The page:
By Andrew Humphries
Anil Padmanabhan advocates a mix of a market economy and one based on command and control in Mint. However, neither Anil nor Michael Sandel, whose Atlantic article Anil refers to, addresses the positive case, the moral foundations of free market capitalism.
The positive moral foundations moof free market capitalism is the principle of self-ownership, that no one is entitled to own another’s body and property, and that people should be free to associate and exchange on terms they mutually agree to. (To advocate otherwise is to support some form of compulsory servitude of one below another.)
The fall of the USSR did indeed create a period of apparent “market triumphalism.” But the new consensus was not based on the positive understanding of the capitalist alternative to command and control. Conservative forces have been itching for an opportunity to turn backward from the advance of a moral movement that resulted in capitalism. The taste of liberty people have experienced in recent years means that they cannot re-impose total command and control easily, but they want to persuade us that they should be able to have just “a little” for our own good.
As an expression of this conservatism, Anil and Sandel complain that “market values” have escaped their proper confines and need to be put back in a bottle. Not all goods, they say, should be up for sale for two reasons. First, they think, “market values” disadvantage those who have less than others, and second, buying and selling corrupts what they think is the “proper” valuation of things.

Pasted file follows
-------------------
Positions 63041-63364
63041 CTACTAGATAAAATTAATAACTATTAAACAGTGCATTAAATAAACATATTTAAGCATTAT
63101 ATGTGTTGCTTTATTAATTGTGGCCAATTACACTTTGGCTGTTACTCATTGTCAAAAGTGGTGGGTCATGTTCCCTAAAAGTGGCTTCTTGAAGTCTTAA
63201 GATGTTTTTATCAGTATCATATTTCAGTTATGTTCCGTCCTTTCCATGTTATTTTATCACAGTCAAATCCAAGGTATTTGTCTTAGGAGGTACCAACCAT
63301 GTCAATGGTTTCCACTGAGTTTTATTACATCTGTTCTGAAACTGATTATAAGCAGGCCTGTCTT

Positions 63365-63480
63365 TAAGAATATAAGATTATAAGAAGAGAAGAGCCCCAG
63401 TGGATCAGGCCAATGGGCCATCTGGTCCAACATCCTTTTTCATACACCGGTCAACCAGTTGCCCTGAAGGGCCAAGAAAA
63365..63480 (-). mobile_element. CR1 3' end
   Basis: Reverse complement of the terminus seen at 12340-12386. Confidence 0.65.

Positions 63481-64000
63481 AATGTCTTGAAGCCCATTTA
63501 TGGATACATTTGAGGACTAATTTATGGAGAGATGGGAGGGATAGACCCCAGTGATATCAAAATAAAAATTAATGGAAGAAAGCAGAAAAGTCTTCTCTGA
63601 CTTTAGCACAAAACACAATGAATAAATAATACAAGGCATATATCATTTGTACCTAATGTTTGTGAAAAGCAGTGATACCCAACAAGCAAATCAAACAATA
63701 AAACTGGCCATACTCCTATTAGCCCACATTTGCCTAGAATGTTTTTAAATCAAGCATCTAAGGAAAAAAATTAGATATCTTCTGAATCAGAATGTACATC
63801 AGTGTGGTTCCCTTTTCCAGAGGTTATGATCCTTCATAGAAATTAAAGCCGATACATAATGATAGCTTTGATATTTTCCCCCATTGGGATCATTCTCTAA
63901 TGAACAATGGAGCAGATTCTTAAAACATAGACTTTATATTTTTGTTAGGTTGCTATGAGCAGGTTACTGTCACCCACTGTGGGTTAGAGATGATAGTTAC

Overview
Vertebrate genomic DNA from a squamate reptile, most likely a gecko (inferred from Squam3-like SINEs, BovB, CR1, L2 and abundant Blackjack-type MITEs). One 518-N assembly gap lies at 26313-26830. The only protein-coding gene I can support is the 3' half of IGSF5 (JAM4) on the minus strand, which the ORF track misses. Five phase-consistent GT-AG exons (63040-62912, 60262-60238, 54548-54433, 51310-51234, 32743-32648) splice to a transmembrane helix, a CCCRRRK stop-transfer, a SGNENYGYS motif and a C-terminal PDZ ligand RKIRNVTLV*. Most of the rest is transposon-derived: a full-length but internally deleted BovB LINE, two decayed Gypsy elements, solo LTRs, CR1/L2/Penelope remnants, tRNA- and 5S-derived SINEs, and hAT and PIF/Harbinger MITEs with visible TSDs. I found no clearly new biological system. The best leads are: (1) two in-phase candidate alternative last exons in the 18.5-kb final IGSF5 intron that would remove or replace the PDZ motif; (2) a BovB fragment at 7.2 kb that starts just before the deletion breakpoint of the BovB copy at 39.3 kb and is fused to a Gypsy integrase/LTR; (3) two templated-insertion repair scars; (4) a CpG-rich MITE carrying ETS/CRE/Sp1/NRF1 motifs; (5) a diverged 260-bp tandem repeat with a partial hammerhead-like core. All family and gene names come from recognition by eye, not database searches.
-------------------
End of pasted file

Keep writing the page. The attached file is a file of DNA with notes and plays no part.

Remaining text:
Regarding have-nots, Sandel says that, “In a society where everything is for sale,” where there is more capitalism and markets rather than more traditional ways of allocating resources, “life is harder for those of modest means.” This is just false. Not only do we see this in the incredible difference in the standard of living between pre-capitalist and capitalist times, but the per capita income of the poorest 10% in the most capitalist countries is ten times the income of the poorest 10% in the least capitalist countries today. As a rule, the less capitalist a country is, the harder is life for those of modest means. (See Economic Freedom of the World chart.) Anyone who has travelled to countries in these different quartiles has seen the evidence for him or herself.